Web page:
Hedging March Madness

I set up and run a lot of hedges. Hedges are not immediately apparent to many sports bettors, because they require more thought than just handicapping the winner of an individual contest. Also, to be most successful, hedging requires a large bankroll, with much of it locked up for months at a time, with the rest utilized to squeeze out a profit.

Here is the general idea when placing futures bets to hedge:

Hedging

Let’s consider the 2019 Men’s NCAA college basketball tournament. Betting the tournament early, in the Summer or early Fall of 2018, can allow for some big odds futures, so I get started early…and often. I am a huge college hoops fan and follow it very closely. I handicap it every day of the season and tend to bet it every day, throughout the season. So, I have a pretty good idea who was good last season, and who should be good this season.

Joe Lunardi runs his Bracketology analysis throughout the off-season, with frequent updates throughout the regular season. What I am interested in is which teams he thinks the tournament will consist of next year. He fills out the brackets and shows his projected seeds and matchups, just like it was early March! Lunardi is good at what he does. I am not-at-all interested in the big favorites to win the tournament like Kentucky, Kansas or Duke, because the odds on these teams will be very short, so I do not consider teams paying less than 100/1 odds.

Getting the longest odds is the value proposition

I go through his brackets and find teams he has seeded around 4 or 5 and scour the brackets down to conference champions who get automatic bids. Then I go shop the lines around. Most sportsbooks around Las Vegas have their future odds up by the middle of the summer, some much earlier. I always shop at least four different books, such as William Hill, Boyd Gaming, Stations and one of the big boys like Caesar’s. South Point usually gets thrown into the mix, too.

I am looking for the longest odds possible on the teams Lunardi and I think will get invited to the tournament. Not all of my wagers will be reflected in Lunardi’s projections. After all, I am likewise knowledgeable at this and am seeking some under-the-radar teams that offer exceptional value. Getting the longest odds is the value proposition. If I can find a team at 200/1 at one shop, but then find them at 300/1, you know where I am betting that team! The more value you get with the future, the more hedging value you will have when it is time to hedge.

Old Dominion is one team I bet this summer. William Hill had them at 1000/1 to win the tournament. Twenty dollars on the Monarchs creates an expected value of $20,000! Old Dominion is expected to get into the tournament by winning Conference USA and getting an automatic bid. If they don’t get in, I’m out $20.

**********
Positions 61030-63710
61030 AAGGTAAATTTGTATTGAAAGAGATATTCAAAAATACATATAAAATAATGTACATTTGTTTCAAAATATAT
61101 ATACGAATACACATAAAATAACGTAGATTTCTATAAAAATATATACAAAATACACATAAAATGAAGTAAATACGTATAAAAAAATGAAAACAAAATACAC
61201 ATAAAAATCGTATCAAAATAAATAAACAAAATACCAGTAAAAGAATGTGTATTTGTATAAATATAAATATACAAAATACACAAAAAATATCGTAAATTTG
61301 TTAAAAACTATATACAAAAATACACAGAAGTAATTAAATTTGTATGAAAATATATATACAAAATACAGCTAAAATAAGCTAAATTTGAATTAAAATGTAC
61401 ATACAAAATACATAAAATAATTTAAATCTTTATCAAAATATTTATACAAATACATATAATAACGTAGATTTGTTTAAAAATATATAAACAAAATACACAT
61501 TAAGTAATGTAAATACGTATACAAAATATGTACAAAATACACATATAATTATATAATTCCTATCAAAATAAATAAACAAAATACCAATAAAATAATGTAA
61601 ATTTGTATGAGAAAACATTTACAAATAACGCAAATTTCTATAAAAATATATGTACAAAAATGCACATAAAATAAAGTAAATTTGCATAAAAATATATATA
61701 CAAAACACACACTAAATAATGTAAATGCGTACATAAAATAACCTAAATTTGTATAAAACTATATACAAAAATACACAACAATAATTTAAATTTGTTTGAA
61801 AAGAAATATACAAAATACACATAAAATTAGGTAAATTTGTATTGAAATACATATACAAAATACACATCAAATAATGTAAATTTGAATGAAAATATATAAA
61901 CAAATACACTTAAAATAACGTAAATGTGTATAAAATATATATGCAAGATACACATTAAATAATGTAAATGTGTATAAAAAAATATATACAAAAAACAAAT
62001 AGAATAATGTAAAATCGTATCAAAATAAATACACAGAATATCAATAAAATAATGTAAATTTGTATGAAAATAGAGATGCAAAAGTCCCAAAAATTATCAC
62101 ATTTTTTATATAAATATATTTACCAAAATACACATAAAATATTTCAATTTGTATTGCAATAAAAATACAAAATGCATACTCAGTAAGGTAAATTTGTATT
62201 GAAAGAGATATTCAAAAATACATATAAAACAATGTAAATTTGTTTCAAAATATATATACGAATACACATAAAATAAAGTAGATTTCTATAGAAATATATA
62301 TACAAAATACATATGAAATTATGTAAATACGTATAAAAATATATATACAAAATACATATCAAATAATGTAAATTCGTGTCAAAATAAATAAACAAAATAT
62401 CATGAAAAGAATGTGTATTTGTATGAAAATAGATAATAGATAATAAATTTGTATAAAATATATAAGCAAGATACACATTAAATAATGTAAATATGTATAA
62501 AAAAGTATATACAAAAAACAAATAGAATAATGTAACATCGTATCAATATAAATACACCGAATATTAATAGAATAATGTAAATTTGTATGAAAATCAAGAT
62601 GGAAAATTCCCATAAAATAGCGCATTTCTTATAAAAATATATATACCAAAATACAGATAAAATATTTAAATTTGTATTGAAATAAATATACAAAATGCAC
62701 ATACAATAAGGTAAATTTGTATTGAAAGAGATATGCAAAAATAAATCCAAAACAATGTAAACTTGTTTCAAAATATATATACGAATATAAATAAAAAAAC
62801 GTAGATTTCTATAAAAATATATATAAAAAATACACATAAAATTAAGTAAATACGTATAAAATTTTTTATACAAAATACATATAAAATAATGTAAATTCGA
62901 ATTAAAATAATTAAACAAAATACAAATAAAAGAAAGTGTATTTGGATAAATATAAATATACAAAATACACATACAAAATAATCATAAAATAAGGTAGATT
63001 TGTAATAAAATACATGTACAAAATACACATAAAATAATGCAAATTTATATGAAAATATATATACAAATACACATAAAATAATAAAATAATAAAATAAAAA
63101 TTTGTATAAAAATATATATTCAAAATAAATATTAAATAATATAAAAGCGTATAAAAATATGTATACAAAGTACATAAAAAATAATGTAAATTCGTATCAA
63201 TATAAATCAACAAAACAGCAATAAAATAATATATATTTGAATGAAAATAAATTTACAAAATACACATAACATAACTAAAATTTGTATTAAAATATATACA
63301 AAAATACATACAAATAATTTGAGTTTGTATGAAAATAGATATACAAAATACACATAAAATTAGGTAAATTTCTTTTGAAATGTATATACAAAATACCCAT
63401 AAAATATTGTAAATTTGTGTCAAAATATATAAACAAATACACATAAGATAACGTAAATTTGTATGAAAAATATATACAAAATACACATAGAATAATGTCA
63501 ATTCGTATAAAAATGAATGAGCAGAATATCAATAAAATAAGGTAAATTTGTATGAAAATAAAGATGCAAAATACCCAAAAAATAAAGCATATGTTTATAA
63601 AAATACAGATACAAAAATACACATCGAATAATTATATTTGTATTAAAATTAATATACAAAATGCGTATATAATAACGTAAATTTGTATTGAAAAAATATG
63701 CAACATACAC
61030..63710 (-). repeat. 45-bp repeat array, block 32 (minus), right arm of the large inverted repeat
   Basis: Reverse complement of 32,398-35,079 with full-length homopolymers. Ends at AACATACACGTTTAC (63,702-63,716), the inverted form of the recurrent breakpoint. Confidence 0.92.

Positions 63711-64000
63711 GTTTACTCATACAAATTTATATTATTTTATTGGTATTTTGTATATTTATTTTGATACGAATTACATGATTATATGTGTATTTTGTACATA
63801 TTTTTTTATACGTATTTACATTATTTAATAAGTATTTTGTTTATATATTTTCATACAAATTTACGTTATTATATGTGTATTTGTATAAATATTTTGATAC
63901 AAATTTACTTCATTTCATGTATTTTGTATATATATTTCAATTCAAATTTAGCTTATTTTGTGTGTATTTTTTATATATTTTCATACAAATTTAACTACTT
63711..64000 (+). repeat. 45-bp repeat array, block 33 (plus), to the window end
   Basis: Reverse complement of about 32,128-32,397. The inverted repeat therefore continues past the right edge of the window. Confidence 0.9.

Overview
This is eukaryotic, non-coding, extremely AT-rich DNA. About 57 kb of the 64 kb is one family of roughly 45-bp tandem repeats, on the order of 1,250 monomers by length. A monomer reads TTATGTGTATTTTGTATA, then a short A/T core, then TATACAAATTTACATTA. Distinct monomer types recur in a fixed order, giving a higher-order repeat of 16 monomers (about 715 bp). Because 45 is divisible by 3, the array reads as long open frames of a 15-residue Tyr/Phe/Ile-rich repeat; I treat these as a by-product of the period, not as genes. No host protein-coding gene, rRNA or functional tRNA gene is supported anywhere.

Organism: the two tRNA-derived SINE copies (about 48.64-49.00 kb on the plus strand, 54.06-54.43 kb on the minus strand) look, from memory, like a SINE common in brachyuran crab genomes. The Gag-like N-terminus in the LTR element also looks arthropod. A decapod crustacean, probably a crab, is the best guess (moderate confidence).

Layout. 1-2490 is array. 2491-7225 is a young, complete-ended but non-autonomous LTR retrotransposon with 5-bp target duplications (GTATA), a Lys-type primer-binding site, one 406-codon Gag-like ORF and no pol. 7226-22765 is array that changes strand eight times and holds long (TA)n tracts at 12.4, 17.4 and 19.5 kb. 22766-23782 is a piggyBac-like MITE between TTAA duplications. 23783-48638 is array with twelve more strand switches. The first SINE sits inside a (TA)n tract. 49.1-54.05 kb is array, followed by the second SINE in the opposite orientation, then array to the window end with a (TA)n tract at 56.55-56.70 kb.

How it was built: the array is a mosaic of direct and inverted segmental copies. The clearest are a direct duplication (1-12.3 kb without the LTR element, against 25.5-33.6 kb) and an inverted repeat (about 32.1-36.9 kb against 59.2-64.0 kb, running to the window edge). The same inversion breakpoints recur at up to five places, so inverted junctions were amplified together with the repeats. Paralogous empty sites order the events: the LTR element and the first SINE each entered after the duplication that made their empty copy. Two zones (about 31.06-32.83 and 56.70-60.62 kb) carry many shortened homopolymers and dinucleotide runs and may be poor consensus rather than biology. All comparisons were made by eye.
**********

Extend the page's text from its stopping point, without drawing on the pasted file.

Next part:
TCU is another team I bet at great value. TCU is expected to return nearly all their players from last season and I found them at 125/1 odds at William Hill. All other shops I checked were offering no more than 100/1. They were a damn good team last season, getting into the tournament as an at-large six seed, losing to Syracuse in the first round. One hundred dollars bet on the Horned Frogs creates hedging value worth $12,500!

Mind you, while I bet these teams to WIN the tournament, I do not expect them to win. Although, it would be fine if one of them did! Betting teams to win the tournament, not just win their conference or to get into the tournament is how I create maximum hedging value.

Here is how the theoretical hedge works:

  1. As the season grinds along, I monitor all of my bets. I know what it cost me to make the bet and the expected hedging value, established by the odds I received when I bet the team;
  2. If the team is strong, no suspensions or injuries, or other potential red flags, I do nothing but monitor how the team is playing;
  3. If the team has some kind of problem that would result in them losing games and not making the tournament, I look for opportunities to hedge my future during the regular season;
  4. Using TCU as an example, let’s say they play Kansas for the Big 12 Tournament title. If this is the case, then no matter which team wins, they likely both get into the tournament. Oddsmakers might make Kansas a small favorite to win the game. I can then bet some amount of my expected future payout on Kansas to win the tournament. If this occurs, then I have made money back on Kansas and likely still have a live ticket on TCU, albeit with a little diminished value. If TCU needs to win this hypothetical game against Kansas just to make the tournament, then I will adjust my Kansas bet accordingly to, at the very least, pay back what it cost me to buy the future ticket (in this case $100).
  5. Sit back and wait to see what happens.

As I write this, Lunardi has not recently updated his brackets, which still show TCU as a 4-seed in the West. Blue Ribbon College Basketball Yearbook projects TCU to be ranked 25 at the start of the season. These opinions give me confidence that I will have a live futures ticket come Madness time.

I will have much more to say about this as we get closer to March, so stay tuned!

But for now, here are the NCAA Men’s Basketball Tournament future odds I hold:

100 to 1 Teams

  • Arizona
  • Louisville
  • Kansas State
  • Maryland
  • North Carolina State
  • Xavier

125 to 1 Teams

  • Butler
  • Memphis
  • Seton Hall
  • TCU

250 to 1 Teams

  • Houston
  • Minnesota

300 to 1 Teams

  • Connecticut
  • Iowa State
  • Loyola Chicago
  • Nebraska
  • South Carolina

500 to 1 Team

  • Davidson

1000 to 1 Teams

  • Buffalo
  • Old Dominion